Solar array systems with energy storage have gained a significant amount of popularity in recent years. This is attributed to the decreasing price of batteries and the increasing number of grid outages due to extreme weather events that cause energy supply and demand disparities.
Between 2009 and 2019, there was a 30% increase in grid outages. This sharp increase in just a 10-year period was largely due to extreme climate events and an overall growing demand for energy. Last week, Texas residents experienced the grid supply and demand crisis with extreme cold temperatures causing power outages for thousands of households across the state.
As more people adopt solar, utilities must evermore carefully balance the supply and demand of electricity. The day-time nature of solar systems creates what is called a “duck curve.” The “duck curve” is a result of the disparity between the times where demand for electricity increases, and when solar systems are most productive. Energy demand falls after 9 am as individuals go to work, just as solar systems begin producing significant amounts of energy. Currently, solar systems run the risk of over-generation, where some of the energy produced gets wasted since no one is home to use it. As the day comes to an end and the demand for energy spikes sharply, the sun goes down and the solar systems’ energy production tapers off.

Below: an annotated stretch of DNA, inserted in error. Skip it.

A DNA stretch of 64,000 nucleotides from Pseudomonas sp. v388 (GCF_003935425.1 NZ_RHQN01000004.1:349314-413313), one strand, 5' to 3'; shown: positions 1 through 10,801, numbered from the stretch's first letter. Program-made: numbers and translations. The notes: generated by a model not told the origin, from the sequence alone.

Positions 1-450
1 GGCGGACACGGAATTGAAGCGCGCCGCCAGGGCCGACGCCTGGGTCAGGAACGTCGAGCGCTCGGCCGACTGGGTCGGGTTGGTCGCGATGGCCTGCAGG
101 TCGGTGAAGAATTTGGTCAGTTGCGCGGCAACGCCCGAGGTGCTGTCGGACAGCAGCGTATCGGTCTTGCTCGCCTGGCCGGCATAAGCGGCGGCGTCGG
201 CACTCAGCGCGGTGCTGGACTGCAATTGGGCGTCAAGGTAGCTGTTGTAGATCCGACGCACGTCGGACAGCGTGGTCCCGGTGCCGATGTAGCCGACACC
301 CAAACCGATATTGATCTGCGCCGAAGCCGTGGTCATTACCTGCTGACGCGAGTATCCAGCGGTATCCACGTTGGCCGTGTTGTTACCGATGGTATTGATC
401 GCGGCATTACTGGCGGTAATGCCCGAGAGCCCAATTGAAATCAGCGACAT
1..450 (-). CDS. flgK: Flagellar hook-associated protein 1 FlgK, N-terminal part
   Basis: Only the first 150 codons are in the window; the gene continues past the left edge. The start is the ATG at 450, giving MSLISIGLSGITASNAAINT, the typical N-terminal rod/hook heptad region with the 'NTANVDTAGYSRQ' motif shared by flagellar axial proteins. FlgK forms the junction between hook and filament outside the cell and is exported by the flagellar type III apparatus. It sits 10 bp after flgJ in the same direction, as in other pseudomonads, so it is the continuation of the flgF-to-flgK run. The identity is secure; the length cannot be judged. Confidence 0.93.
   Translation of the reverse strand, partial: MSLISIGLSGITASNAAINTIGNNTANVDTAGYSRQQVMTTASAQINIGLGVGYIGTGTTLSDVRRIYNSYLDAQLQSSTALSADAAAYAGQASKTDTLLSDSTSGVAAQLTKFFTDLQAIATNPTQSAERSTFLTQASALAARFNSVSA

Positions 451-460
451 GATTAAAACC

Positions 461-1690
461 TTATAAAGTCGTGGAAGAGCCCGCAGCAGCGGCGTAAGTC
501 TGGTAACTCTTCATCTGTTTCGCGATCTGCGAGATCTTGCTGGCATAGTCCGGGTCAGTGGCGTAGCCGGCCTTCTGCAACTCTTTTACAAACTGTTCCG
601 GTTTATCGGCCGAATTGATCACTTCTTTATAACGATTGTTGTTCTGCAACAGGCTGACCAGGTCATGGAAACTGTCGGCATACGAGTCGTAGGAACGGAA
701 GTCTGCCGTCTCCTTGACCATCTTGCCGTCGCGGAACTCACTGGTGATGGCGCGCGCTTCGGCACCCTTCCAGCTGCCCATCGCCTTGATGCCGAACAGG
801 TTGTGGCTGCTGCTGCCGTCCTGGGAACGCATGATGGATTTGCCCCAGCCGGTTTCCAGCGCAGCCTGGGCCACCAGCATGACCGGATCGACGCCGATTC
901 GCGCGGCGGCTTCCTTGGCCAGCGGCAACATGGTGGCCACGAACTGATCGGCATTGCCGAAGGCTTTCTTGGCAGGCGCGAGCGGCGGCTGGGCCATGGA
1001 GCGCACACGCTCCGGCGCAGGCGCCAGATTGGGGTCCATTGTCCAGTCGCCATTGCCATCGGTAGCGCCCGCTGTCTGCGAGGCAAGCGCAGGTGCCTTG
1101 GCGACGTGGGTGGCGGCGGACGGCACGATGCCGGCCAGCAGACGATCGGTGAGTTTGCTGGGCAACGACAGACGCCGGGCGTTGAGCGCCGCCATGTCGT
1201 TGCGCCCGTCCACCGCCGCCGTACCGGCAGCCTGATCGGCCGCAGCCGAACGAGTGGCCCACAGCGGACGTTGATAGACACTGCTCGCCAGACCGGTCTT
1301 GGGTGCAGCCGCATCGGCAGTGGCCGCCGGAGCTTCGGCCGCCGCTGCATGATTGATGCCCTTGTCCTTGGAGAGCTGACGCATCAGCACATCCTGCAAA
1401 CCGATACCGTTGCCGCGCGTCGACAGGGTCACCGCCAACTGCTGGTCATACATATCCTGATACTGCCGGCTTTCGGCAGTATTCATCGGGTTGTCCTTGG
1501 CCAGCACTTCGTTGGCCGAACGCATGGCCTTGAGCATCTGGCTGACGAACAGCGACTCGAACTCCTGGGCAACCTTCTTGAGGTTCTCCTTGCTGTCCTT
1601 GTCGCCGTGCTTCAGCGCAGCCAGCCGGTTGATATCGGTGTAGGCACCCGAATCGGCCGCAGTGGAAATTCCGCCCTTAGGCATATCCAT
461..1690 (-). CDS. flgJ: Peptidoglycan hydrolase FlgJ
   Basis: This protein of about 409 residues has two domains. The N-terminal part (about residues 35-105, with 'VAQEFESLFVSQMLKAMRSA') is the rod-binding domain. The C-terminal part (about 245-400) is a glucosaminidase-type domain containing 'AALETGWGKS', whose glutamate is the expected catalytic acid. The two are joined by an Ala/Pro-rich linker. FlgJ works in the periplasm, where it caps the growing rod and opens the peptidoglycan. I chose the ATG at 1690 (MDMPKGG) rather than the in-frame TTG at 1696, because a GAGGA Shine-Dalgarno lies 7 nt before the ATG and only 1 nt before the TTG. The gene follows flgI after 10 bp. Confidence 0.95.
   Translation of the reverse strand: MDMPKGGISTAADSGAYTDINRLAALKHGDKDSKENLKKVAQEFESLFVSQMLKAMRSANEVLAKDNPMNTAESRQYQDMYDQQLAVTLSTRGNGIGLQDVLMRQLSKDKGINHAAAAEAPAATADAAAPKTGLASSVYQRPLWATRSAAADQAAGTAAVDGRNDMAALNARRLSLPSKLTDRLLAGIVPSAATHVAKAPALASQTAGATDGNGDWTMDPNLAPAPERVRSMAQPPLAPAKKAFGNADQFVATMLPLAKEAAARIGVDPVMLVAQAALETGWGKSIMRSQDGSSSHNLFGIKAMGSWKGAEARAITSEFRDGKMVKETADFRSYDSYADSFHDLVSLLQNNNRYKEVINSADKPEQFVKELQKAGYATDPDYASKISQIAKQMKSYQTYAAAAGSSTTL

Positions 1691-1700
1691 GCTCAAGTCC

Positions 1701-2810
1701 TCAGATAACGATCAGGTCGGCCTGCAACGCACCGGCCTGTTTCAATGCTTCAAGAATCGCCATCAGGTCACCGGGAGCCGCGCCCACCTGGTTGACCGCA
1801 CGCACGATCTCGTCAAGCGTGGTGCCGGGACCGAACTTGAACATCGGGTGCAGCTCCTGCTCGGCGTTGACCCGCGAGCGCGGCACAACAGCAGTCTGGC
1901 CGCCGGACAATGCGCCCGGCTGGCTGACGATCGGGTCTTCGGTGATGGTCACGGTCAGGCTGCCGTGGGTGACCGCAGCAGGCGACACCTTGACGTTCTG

See reference 4.
This over-generation problem can be solved by combining solar systems with battery storage.
Batteries have the potential to provide reliable and cheaper electricity solutions in off-grid communities. For example, in places like Hawaii, electricity is much more expensive since they have to import their fuel from overseas. In such cases, solar can be the cheaper alternative (5)
On the utility scale, batteries can help store excess generation and discharge the stored energy during peak hours. This helps defer further investment in increasing load carrying capacity of the present electrical networks and helps ease congestion on transmission lines. (6)
During peak hours of electricity usage, the demand for energy spikes for a short amount of time. Without batteries, the utilities must create more infrastructure in order to ensure that the peak demand is met. But if we have batteries, they can store some of the over-generation that solar produces and discharge that energy so that utilities do not have to spend more money on infrastructure.
Reducing the current investment costs with government aid is one important way in which battery deployment can be pushed forward. Government authorities can increase the demand for battery storage by providing subsidies to battery storage owners.
In addition to cities, corporate and institutional energy customers can take the lead by adding storage to existing solar systems and evaluating the direct cost savings associated with the upgrade. Collectively, the buying power of these customers could help make solar battery storage an important accelerator of our transition to a cleaner and greener future.
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